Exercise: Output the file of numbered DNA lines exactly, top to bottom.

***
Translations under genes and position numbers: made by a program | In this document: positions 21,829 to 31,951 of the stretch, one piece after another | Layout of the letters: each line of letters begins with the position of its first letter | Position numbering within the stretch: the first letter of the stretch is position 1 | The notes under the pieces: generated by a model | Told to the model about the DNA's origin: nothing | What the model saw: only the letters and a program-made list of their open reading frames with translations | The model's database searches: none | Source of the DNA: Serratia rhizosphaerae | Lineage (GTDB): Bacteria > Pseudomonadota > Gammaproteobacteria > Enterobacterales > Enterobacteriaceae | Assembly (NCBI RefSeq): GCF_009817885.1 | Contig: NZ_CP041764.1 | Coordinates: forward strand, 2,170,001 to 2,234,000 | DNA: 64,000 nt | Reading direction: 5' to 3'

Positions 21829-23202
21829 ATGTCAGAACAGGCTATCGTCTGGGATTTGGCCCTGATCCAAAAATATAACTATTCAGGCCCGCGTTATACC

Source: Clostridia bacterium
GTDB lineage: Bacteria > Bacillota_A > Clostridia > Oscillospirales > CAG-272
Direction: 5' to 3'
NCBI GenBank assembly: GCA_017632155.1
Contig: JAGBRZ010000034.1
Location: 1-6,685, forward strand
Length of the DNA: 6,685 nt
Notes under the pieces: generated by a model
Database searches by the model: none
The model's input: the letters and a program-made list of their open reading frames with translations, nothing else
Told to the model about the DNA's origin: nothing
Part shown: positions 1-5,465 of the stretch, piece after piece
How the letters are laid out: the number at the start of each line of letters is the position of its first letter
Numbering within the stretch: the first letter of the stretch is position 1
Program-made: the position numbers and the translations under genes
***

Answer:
Translations under genes and position numbers: made by a program | In this document: positions 21,829 to 31,951 of the stretch, one piece after another | Layout of the letters: each line of letters begins with the position of its first letter | Position numbering within the stretch: the first letter of the stretch is position 1 | The notes under the pieces: generated by a model | Told to the model about the DNA's origin: nothing | What the model saw: only the letters and a program-made list of their open reading frames with translations | The model's database searches: none | Source of the DNA: Serratia rhizosphaerae | Lineage (GTDB): Bacteria > Pseudomonadota > Gammaproteobacteria > Enterobacterales > Enterobacteriaceae | Assembly (NCBI RefSeq): GCF_009817885.1 | Contig: NZ_CP041764.1 | Coordinates: forward strand, 2,170,001 to 2,234,000 | DNA: 64,000 nt | Reading direction: 5' to 3'

Positions 21829-23202
21829 ATGTCAGAACAGGCTATCGTCTGGGATTTGGCCCTGATCCAAAAATATAACTATTCAGGCCCGCGTTATACC

Source: Clostridia bacterium
GTDB lineage: Bacteria > Bacillota_A > Clostridia > Oscillospirales > CAG-272
Direction: 5' to 3'
NCBI GenBank assembly: GCA_017632155.1
Contig: JAGBRZ010000034.1
Location: 1-6,685, forward strand
Length of the DNA: 6,685 nt
Notes under the pieces: generated by a model
Database searches by the model: none
The model's input: the letters and a program-made list of their open reading frames with translations, nothing else
Told to the model about the DNA's origin: nothing
Part shown: positions 1-5,465 of the stretch, piece after piece
How the letters are laid out: the number at the start of each line of letters is the position of its first letter
Numbering within the stretch: the first letter of the stretch is position 1
Program-made: the position numbers and the translations under genes